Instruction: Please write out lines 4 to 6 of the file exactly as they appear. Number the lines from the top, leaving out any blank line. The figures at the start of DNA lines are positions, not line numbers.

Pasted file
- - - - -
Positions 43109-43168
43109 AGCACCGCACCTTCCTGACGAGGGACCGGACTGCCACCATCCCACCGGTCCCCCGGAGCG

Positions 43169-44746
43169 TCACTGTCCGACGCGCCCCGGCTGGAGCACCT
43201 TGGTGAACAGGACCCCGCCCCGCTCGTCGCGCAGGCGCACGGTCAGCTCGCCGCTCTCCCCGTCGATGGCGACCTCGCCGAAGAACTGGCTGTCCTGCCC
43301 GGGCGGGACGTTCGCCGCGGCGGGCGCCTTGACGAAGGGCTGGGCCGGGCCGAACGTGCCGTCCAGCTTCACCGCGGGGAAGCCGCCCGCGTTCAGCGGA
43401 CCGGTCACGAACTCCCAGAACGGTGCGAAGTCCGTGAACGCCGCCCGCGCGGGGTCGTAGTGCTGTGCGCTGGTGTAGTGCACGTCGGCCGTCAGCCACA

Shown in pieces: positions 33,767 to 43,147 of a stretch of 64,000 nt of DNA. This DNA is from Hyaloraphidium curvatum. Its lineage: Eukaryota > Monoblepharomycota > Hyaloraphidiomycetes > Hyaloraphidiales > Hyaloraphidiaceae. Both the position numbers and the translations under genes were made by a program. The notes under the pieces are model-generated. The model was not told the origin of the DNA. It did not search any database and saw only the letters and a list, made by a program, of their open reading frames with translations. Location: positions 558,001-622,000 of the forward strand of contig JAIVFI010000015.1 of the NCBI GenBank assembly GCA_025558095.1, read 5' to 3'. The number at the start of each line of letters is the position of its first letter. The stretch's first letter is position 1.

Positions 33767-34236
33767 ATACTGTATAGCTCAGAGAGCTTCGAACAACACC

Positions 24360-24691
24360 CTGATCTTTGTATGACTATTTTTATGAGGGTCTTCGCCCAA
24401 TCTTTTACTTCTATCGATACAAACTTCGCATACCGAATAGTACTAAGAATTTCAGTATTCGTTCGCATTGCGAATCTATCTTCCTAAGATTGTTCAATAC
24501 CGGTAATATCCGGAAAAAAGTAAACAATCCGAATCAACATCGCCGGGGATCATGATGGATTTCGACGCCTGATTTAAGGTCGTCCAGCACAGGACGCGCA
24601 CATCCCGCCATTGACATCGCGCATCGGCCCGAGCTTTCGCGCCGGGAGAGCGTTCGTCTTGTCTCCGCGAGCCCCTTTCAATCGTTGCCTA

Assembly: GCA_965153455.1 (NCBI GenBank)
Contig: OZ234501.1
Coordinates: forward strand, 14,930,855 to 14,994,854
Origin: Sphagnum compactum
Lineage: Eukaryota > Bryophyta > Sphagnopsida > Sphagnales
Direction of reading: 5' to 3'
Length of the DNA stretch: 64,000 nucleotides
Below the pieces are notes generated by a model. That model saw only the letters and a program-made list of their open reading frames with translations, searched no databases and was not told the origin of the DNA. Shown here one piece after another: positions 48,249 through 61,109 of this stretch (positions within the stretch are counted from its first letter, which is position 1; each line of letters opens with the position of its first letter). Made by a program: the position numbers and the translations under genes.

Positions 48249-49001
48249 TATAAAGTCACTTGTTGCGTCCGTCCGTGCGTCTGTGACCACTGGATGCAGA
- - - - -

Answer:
43169 TCACTGTCCGACGCGCCCCGGCTGGAGCACCT
43201 TGGTGAACAGGACCCCGCCCCGCTCGTCGCGCAGGCGCACGGTCAGCTCGCCGCTCTCCCCGTCGATGGCGACCTCGCCGAAGAACTGGCTGTCCTGCCC
43301 GGGCGGGACGTTCGCCGCGGCGGGCGCCTTGACGAAGGGCTGGGCCGGGCCGAACGTGCCGTCCAGCTTCACCGCGGGGAAGCCGCCCGCGTTCAGCGGA